Photo credit: Leslie Mehrhoff, University of Connecticut, Retrieved from Bugwood.org (Image Number: 5480237), used under CC BY 3.0 US, modified from the original
Common Name: Broad-Leaved Pepper-Grass
Scientific Name: Lepidium latifolium
Habitat: grassland, grassland wet, grassland dry, saline open areas, disturbed areas, farmland, roadsides
Provincial Designation: Noxious
Native to Europe and West Asia, broad-leaved pepper-grass was introduced to North America in 1936 as a contaminant in crop seed. In California, it was also grown as an ornamental plant.
Broad-leaved pepper-grass is a highly invasive species that displaces native vegetation. It grows mainly in moist to wet habitats including riparian areas, wetlands, marshes and floodplains.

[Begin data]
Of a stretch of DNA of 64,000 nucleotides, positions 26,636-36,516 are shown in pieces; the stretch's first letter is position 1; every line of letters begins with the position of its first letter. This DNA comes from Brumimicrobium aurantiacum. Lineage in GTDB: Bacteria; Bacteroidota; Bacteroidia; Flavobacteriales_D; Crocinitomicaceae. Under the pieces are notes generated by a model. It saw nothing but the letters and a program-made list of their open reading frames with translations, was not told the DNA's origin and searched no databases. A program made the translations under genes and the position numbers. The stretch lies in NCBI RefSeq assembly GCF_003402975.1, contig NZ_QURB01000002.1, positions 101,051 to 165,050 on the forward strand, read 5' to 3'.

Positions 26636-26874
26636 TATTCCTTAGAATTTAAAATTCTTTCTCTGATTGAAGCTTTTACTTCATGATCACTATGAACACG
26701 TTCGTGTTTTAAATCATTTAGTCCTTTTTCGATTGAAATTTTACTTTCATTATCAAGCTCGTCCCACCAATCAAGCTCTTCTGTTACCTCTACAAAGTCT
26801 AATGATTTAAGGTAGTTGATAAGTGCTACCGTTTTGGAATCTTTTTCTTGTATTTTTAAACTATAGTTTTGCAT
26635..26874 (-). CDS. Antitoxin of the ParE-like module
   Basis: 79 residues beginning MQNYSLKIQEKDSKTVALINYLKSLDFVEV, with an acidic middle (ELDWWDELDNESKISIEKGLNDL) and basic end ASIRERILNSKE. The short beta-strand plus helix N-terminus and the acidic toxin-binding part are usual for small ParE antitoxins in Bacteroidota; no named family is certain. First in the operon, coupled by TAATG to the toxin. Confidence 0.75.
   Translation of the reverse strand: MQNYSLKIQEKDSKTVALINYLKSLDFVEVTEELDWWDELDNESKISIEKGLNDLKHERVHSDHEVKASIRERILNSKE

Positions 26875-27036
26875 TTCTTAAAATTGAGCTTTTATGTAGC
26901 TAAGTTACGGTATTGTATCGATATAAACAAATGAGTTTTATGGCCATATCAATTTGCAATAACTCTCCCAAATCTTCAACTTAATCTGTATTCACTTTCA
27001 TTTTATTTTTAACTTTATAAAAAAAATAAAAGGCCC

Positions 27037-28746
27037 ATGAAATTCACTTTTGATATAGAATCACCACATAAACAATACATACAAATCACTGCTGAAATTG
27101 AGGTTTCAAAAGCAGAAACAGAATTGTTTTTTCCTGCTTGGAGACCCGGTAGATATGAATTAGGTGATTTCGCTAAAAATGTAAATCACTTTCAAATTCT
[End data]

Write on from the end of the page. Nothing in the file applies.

This weed has tiny 3-8 mm wide, white flowers with four petals. The flowers grow in dense clusters at the tips of branches.
The leaves are green with a leathery surface and a prominent whitish midvein. Leaves are lance-shaped, elliptic or egg-shaped and have smooth or serrated edges. Rosette leaves are larger than stem leaves and often have stalks. Stem leaves are sessile but not clasping.
Each plant has multiple smooth stems that grow up to 120 cm tall.